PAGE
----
These sundry effects and inclinations of such particulars. some natural things have not only such properties in themselves. and in one particular more then in most other of the same kind. and such as may best serve his present use and need. a Magician must also be well ac2uainted with. has at length been healed only with spittle. man surgeons. !ome cannot away to look upon a (at. !o. but are very powerful in operation. and such like passions. but she also naturally infects therewith. Therefore to our purpose. or rather of the heavenly aspects and influences working diversely in diverse particulars. and applying of secrecies. but they are apt also to communicate them unto others. for this is our task. to reach the way and method of searching out. more then ordinarily their kind yields. but presently they swoon. commonly 2ueens are impudent. ruffians. no further thing can be re2uired of us. as writers everywhere mention. Albertus says. he may make choice of the fittest. all that she touches and . one of them would open doors and gates if he did but touch them with his side. and the other would shut them as fast when they were open. )nd that which has troubled much. and they could not heal it. a Mouse and such like. we must well consider. )gain. 3oreover. as Albertus supposes. many have the gift from +eaven to heal the 7ings4 evil. )nd this is by reason either of some hidden property. thieves are fearful. as. that there were once two twins. which done.Chapter III "That particular creatures have particular gifts. others have them in their parts " "articular creatures are not destitute of excellent and strange properties. are luxurious. that knowing sundry ways whereby to work. some in their whole body. what kinds of 2ualities are incident to what kinds of parties. ) +arlot is not only impudent in herself. and diverse other forces.

not principally with any one part. !o they shun the heart of an +oupe. The Sea46amprey stops a ship. so that it will be like a chain. it will make him as impudent and lecherous as she is. work ought.carries about her. the same ring which the 6oadstone draws to itself. for when they perish. do 2uite perish in death. of other things. the Struthio4camelus can digest 0ron. that the /irtues of some things are feared in whole substance. in some of their parts. he must take the benefit of them while they be alive. the /irtue of the 6oadstone passing out of one ring into another. /n the other side. )nd there be many like examples. and of such as remain in things after death " !e must consider that almost all those /irtues which are found to be excellent in things while they are alive. Therefore it is a wise rule in natural Magick. but her head and heart they do not shun. nor yet the wings. )nd the like may be observed in other things. that if a man will work any thing by living creatures. Chapter IV "#f those properties and /irtues which things have while they live. The like may be observed in other things. but neither the head. #ikewise Pismires shun the wings of a 5ere4mouse. the Sea4 lamprey stays the course of a ship. but also all 0ron things near it. many things work by some of their parts. by their eyes. The 6oadstone does not only draw to itself that 0ron which it touches. as the (ockatrice and the &asilisk. 6e must note also. their . the eyes of the (ockatrice and &asilisk will kill us forth-right. his eyes make us dumb. (ut none of these being dead. and seldom are of any force afterward. will draw many rings if they be near. or by any of their parts or properties. but with her whole body. or put on her garments. for if they die. so that if a man does often behold himself in her glass. their /irtues also perish with them. f the Wolf sees us.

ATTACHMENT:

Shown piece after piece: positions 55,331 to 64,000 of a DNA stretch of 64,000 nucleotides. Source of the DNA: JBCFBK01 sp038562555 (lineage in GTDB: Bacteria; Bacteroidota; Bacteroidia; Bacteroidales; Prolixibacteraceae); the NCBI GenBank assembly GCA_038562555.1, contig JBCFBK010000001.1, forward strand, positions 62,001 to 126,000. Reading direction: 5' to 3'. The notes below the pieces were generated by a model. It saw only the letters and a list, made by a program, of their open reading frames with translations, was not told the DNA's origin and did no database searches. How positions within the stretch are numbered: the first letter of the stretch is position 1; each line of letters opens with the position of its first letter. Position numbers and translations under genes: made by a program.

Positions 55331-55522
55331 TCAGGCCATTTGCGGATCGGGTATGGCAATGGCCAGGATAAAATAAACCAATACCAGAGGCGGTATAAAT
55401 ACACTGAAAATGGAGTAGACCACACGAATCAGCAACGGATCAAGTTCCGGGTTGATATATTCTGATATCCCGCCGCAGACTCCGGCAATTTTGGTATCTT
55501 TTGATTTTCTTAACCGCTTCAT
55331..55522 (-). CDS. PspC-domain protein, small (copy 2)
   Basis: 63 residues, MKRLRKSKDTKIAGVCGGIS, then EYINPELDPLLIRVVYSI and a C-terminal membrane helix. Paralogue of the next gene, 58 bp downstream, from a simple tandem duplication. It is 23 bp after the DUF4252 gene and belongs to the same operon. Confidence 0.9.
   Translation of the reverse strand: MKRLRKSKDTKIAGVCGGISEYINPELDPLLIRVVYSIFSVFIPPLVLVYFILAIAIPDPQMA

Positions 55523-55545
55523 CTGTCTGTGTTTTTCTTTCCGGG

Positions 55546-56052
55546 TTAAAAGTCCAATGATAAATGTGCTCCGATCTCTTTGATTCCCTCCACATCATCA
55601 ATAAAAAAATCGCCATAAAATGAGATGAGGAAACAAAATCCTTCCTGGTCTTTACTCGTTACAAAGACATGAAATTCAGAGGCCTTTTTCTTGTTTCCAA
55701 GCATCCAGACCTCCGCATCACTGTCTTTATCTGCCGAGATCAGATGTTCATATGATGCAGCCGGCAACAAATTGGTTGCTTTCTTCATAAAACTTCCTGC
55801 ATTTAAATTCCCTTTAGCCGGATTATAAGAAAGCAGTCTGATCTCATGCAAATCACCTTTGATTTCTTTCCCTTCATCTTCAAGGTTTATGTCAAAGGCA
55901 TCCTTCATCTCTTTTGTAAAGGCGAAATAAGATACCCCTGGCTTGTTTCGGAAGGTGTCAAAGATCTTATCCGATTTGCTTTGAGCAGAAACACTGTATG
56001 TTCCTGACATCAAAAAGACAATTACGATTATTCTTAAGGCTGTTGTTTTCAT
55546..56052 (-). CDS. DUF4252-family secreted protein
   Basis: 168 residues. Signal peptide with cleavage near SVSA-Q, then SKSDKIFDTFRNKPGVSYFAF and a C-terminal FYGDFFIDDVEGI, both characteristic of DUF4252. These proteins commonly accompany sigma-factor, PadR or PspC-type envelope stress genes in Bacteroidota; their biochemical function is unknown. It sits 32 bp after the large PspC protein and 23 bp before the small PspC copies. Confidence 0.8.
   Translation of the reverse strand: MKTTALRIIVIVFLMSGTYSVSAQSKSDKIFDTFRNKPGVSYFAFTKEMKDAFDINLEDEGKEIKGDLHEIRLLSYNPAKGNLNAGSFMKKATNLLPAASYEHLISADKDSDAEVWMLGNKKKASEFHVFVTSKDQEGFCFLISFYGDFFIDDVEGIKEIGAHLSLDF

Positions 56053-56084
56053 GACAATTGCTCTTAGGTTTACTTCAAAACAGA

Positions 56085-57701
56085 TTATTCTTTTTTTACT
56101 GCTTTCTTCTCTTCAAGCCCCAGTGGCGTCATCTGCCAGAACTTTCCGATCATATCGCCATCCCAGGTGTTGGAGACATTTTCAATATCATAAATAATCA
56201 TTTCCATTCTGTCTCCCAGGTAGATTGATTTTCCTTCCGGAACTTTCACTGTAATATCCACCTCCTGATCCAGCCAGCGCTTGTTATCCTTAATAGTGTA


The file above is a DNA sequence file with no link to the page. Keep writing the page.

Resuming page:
the Wolf is hurtful and odious to Sheep after he is dead. !o if you cover it with a &ear skin. 9raw out a 3rogs tongue. )nd thus we must do in all things else. and strikes a great stroke in those 2ualities which are in living creatures. when most other creatures will not be afraid. their blood cannot be mingled together. left their /irtue should decay. +or the fowl. and so you may work better thereby.s skin eat up the 6amb. but rather that by their living. that she loves the Dove4house much the better. +or if you cover a drum with a Wolf. after death. are naturally at variance. &especially if it be natural. that if it be possible they may live still. yes. #ikewise. These things must be well considered by a Magician. to hold their peace. +erbs. where a dead 7estrel is. which spare to speak of any further. but while they are yet alive. The beast 3lorus. and so does the Wolf.s skin. is a chief help. therefore the skin of a dead +yena makes the Panther run away. so that they being alive. that when they are dead. )nd if you make +arp4strings of all their guts severally. the feathers of other fowls. and throw them into the water again. whereas it contrariwise causes such clamorous creatures as hear it. which their death. being put among -agle feathers.s skin. and other simples. . the sound thereof will make +orses run away. !ometimes yet the properties of things are operative. nay. and the bird -githus are at such mortal enmity. and never make comfort. left ignored he be deceived in their workings. and put them together upon the instrument they will always 0ar. the sound of it will make Sheep afraid. are endued with many operative /irtues. and the Panther. Sheep will make a heavy noise. do rot and consume of themselves. take away from the 5ay or 3ork4fish his Dart. that their +umors are 2uite wasted' takes from them. if you hang their several skins one against the other. as Physicians do much observe. retain many operative 2ualities even after they are dried up. the eyes or Stones out of any creatures head. nay. they might 2uicken those their natural properties. says Albertus. not after they are dead. The beast +yena./irtue dies also. the Panther$s skin will lose the hairs. The Pigeon loves the 7estrel so well. n like manner. !o a 6ions skin wastes and eats out the skins of other beasts. and that more forcibly. or any such operative thing.